Monday, July 23, 2007

Legislative Update V

Today, Chairman John Conyers announced that the House Judiciary Committee will vote Wednesday on contempt citations for White House chief of staff Josh Bolten and former White House counsel Harriet E. Miers, both of whom refused congressional demands for information on the dismissals after President Bush invoked executive privilege. This will almost certainly provoke a constitutional showdown if the citations are agreed to, as we have detailed.

Under a measure approved by voice vote in the House, federal candidate’s spouses would be barred from being paid by the candidate’s campaign or leadership political action committee. The ban would also apply to companies or firms in which the spouse was an officer or director. Furthermore, the measure would require disclosure of payments from campaigns of PACs to other immediate members of a candidate’s family.

Also, the Senate is moving toward swift passage of a five-year re-authorization of the primary law governing federal aid for higher education. A final vote should happen tomorrow. The Higher Education Act re-authorization bill has not yet moved in the House, but will, of course.

House Democrats plan a $50 billion expansion of the State Children’s Health Insurance Program, which covers about 6 million children from low-income families not poor enough to qualify for Medicaid. The House Ways and Means Committee and the Energy and Commerce Committee are both expected to vote on their bill this week, according to Congressional Quarterly. Bush has already threatened to veto a $35 billion expansion approved by the Senate Finance Committee last week. The full Senate is expected to vote on that measure before starting its August recess.

House Speaker Nancy Pelosi and the Senate Majority Leader Harry Reid have asked for a meeting with President Bush to see if they can work out an agreement on spending bills for the fiscal year that begins in 10 weeks, according to the New York Times. The Senate, which has not passed any of the 12 bills, plans to begin considering the first one, for the Department of Homeland Security tomorrow. The House has passed 8 of the 12 regular appropriations bills for 2008, and Mr. Bush threatened to veto 5 of them, including the HUD bill the House took up today. However, substantial numbers of Republicans have joined Democrats in passing the appropriations bills approved by the House: "One of the largest spending bills, for the Departments of Labor, Education and Health and Human Services, was approved last week in the House by a vote of 276 to 140, with 53 Republicans joining 223 Democrats in defying the president’s veto threat. A separate bill providing money for energy and water projects, including the Army Corps of Engineers, was passed with a veto-proof majority, 312 to 112." Another report indicates GOP support for sustaining spending vetoes by President Bush is weakening.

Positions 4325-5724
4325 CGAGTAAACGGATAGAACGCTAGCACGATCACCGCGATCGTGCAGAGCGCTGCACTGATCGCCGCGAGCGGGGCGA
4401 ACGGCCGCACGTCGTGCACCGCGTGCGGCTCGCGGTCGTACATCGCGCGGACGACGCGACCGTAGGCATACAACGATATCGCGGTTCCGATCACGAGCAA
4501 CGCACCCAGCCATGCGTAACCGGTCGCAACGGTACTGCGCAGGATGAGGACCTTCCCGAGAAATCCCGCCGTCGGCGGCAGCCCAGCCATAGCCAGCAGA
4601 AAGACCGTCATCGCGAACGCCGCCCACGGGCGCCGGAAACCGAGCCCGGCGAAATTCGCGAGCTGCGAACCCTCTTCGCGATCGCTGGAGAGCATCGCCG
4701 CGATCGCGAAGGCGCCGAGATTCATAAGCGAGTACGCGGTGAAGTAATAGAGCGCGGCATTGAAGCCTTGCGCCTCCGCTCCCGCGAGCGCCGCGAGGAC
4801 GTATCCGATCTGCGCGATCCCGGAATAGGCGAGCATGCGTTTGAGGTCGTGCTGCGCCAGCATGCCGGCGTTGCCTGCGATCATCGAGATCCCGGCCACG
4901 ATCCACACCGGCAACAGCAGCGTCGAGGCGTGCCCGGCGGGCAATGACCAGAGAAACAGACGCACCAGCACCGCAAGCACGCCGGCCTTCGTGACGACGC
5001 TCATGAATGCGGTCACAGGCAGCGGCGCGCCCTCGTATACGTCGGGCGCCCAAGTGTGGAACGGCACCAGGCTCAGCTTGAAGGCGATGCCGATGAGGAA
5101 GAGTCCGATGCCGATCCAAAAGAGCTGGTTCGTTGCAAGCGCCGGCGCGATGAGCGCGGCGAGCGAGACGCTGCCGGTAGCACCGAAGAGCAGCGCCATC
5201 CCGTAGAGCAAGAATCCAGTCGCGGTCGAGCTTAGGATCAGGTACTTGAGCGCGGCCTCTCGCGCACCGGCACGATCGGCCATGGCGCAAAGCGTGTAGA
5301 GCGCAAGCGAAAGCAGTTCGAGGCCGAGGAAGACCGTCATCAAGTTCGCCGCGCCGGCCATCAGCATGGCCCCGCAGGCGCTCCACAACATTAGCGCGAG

The Washington Post reports that "Democrats are preparing legislation that would significantly expand federal aid to the most obvious victims of the global economy: workers whose jobs move offshore or are lost to foreign imports." In a Senate bill under consideration, "computer programmers, call-center staffers and other service-sector workers who make up the vast majority of the nation's workforce would for the first time be eligible for a generous package of income, health and retraining benefits currently reserved for manufacturing workers who lose their jobs to international trade." A similar bill is nearing completion in the House, and Democrats hope to approve the expansion before the program expires Sept. 30. Trade Adjustment Assistance typically gets strong bipartisan support, but "rancorous politics have developed around broader trade issues, threatening the proposed expansion and, potentially, the program's survival."

Finally, Speaker Pelosi is looking for the House to chip away at President Bush’s Iraq policy with incremental measures now that a withdrawal deadline like that approved by the House has stalled in the Senate. For instance, they are looking at a bill sponsored by Rep. Barbara Lee that would effectively extend a ban on permanent U.S. bases in Iraq. This "would do little or nothing to force the president’s hand. But it would buy time to build support for another redeployment proposal by Defense Appropriations Subcommittee Chairman John P. Murtha, D-Pa., to be offered on the floor as an amendment to the fiscal 2008 Defense appropriations bill." Consideration of a proposal to de-authorize the war also appears to have dropped for the time being until the Senate takes action on it.

1 comment:

Xanthippas said...

Contempt! Bravo!